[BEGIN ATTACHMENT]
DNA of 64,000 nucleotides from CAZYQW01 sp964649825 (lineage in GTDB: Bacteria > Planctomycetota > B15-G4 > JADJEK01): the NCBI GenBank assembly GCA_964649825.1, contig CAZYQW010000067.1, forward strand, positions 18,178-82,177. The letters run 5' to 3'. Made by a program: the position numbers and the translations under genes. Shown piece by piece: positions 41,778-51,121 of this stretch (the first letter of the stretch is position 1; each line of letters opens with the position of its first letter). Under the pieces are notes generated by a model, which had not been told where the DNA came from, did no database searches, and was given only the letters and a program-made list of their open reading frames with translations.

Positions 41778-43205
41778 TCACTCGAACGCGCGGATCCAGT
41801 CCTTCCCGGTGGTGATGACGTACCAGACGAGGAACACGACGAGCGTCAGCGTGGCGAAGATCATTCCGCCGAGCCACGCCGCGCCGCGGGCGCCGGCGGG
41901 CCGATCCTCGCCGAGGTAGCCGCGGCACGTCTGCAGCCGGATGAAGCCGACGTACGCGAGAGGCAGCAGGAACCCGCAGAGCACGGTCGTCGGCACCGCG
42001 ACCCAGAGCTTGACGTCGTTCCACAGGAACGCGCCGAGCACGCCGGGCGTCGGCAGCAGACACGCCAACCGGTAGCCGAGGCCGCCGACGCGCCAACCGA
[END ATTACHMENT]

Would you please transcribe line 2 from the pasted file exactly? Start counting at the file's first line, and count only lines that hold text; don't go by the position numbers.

Positions 41778-43205